Social issues about diabetes Diabetes is socially produced, as posited by authors Liburd & Vinicor who state that Type 2 diabetes experienced by racial and ethnic majority groups in the United States needs a refocusing of the public health research and even its interventions. There needs to be further studies on how community health models can reflect the changing status and sociopolitical dynamics of contemporary urban communities (Liburd & Vinicor, 2003).
Consequently, the rise in type 2 diabetes comes at the recent discovery of national and international increase in the number of obese people. There is a need to look into the different ways by which the government has intervened in the rise of diabetes among the minority groups. (Bardsley & Want 2004). Type 2 diabetes and obesity has been continuously referred to as the “diseases of modernization. ” This disease has been the first to appear among the people of the Pacific Islanders, the Micronesians, Melanesians and the Polynesian ancestry.
While the western medical community continuously conducts studies on diabetes in order to attain a better understanding about it, there is a need to look into the surrounding background on how this ailment came about and how it has now been recognized as fast becoming one of the most common ailments among the people across the globe. Diabetes needs to be addressed in the public health system. Illnesses that are of natural causes “can be treated by modern medical doctors, herbalists and other doctors of natural illness.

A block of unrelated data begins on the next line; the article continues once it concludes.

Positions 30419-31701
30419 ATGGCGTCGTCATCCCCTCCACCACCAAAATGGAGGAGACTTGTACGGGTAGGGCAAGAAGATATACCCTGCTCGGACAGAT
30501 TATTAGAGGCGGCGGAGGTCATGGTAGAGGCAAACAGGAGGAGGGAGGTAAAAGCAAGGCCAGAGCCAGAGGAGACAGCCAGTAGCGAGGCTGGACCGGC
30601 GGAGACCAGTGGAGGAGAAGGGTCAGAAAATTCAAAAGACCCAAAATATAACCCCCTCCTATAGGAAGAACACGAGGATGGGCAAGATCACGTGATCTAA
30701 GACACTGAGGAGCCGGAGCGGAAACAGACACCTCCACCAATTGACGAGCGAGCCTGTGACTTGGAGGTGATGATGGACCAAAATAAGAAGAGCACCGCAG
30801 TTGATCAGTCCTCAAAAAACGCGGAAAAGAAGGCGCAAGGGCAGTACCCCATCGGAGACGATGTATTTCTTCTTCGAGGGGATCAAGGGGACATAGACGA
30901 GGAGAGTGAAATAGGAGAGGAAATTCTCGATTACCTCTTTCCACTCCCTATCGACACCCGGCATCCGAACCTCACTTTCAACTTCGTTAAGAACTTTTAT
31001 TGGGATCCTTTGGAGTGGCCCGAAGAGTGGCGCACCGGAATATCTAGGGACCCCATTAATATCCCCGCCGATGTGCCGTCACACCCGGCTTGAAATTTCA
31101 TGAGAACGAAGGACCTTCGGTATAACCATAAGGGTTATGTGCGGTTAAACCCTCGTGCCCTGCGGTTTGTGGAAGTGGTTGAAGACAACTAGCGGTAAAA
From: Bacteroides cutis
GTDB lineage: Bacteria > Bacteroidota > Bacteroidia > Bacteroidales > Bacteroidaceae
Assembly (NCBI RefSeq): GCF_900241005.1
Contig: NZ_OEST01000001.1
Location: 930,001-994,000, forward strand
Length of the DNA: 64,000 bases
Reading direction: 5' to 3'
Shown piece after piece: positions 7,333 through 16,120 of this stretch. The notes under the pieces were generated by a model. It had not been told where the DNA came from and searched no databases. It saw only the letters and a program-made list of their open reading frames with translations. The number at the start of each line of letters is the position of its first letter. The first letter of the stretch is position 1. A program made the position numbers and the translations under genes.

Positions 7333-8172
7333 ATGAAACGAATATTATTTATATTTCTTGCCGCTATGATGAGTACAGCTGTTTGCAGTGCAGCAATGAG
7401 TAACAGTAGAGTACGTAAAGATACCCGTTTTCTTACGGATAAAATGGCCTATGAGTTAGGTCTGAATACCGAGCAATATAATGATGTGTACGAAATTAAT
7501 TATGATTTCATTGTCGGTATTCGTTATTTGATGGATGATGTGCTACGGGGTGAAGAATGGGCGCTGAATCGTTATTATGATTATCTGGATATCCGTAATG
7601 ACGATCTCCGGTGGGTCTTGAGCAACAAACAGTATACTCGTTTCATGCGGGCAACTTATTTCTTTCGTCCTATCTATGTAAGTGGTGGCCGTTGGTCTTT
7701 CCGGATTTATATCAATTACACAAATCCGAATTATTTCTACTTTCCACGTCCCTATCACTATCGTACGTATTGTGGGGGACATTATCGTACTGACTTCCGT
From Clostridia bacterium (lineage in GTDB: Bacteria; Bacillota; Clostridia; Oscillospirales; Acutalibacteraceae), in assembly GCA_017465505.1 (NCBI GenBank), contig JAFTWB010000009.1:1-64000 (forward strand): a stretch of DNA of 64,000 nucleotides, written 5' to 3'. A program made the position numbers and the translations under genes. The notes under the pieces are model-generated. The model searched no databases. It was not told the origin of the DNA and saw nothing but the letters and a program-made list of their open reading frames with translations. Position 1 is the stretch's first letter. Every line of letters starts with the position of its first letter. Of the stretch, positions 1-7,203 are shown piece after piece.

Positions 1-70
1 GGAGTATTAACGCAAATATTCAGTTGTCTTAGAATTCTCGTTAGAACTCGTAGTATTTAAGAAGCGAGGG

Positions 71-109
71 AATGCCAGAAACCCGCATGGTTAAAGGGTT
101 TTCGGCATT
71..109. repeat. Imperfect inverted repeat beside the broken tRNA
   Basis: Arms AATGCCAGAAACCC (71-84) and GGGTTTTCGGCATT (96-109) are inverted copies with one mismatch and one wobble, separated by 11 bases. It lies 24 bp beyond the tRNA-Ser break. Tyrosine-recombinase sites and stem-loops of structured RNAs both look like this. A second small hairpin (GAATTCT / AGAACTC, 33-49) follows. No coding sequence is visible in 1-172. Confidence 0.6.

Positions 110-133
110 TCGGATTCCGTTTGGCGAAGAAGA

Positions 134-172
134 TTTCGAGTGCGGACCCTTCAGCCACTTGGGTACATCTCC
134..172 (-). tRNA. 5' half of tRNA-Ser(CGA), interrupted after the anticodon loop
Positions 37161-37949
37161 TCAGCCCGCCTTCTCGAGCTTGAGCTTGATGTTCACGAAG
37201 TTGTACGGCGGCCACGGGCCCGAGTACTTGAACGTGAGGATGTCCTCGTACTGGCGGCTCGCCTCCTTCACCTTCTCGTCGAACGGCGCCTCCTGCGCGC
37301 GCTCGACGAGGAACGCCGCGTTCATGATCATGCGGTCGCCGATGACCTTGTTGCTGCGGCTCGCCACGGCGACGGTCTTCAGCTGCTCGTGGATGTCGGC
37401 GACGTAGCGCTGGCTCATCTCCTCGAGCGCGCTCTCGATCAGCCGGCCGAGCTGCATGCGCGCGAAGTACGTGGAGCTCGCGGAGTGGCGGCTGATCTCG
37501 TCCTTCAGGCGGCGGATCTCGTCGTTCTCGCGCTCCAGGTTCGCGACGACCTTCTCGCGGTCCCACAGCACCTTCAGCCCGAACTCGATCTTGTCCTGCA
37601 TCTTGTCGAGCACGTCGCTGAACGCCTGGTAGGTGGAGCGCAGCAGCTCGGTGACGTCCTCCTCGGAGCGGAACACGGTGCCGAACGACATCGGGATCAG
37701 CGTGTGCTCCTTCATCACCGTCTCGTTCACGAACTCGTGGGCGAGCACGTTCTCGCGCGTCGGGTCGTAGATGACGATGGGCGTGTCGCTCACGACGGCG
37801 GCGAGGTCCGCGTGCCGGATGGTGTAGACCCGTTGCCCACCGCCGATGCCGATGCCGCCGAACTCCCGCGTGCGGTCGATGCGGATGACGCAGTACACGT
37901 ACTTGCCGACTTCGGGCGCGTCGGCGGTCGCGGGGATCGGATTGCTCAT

While illnesses that are caused by occult forces or their agents can be treated by “using the power of a conjurer to produce and execute the correct treatment…Conjurers are believed to have the ability to summon a supernatural force, such as a devil or evil spirit, either to do harm, such as inducing an illness or to expel a disorder” On the other hand, for spiritual illnesses, they are treated through the “power of a god acting through a religious healer or medium that is required to diminish spiritual illness or induce a return to health in the character of a person believed to be suffering from spiritual illness” (Liburd & Vinicor, 2003).